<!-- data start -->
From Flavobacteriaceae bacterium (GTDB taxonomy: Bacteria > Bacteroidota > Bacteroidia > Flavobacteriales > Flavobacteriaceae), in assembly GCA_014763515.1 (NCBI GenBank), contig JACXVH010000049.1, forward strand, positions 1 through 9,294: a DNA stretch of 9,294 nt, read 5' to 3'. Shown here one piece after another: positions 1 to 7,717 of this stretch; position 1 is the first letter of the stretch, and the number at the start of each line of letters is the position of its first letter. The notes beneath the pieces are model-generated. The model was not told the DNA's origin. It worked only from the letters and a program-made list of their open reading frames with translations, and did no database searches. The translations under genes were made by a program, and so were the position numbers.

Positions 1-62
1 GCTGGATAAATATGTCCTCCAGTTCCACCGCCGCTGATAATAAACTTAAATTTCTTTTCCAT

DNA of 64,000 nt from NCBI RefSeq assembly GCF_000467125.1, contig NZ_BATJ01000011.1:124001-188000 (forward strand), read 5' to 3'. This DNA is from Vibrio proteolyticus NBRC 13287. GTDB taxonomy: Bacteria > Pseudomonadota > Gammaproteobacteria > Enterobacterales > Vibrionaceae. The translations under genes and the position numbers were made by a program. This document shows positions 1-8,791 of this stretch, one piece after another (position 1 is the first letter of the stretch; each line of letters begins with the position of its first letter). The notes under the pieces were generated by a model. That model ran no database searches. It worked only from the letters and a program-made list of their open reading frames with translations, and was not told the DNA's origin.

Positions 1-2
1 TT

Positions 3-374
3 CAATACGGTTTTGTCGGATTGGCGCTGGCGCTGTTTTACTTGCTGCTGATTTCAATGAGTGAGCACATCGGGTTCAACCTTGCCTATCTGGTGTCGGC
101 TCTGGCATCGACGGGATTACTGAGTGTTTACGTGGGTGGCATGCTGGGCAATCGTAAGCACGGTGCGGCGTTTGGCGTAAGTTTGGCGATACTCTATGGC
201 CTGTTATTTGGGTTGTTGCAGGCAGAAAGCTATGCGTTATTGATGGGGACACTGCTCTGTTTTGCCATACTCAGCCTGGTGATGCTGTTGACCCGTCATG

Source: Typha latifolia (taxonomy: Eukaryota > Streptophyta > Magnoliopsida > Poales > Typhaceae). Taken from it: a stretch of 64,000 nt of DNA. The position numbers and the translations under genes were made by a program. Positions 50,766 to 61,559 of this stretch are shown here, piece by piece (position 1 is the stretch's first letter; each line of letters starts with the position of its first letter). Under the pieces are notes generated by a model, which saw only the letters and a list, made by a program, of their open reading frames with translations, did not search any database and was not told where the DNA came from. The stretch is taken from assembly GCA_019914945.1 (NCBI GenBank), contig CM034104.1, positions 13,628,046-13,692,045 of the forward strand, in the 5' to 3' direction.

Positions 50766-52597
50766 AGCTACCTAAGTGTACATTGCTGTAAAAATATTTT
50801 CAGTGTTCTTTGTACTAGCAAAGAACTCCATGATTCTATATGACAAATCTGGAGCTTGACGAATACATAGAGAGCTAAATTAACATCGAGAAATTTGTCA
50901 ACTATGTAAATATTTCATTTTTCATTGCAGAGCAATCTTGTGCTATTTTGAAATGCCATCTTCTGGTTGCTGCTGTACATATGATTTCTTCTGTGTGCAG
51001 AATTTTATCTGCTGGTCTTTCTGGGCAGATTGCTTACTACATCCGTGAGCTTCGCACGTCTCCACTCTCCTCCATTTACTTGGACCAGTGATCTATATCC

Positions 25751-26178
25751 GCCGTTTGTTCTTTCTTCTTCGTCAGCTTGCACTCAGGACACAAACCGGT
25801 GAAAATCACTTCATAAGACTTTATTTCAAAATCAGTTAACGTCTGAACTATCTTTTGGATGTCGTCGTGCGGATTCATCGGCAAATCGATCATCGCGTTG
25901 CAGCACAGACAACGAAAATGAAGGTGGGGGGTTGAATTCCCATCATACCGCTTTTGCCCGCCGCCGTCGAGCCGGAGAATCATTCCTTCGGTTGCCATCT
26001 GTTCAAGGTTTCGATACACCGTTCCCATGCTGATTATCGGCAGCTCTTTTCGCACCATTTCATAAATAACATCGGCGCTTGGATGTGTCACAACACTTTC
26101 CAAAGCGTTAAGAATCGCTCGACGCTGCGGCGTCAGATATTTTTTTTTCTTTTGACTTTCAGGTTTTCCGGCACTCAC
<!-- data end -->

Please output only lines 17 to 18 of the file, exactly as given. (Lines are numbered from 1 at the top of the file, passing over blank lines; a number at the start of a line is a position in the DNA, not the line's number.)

Positions 25751-26178
25751 GCCGTTTGTTCTTTCTTCTTCGTCAGCTTGCACTCAGGACACAAACCGGT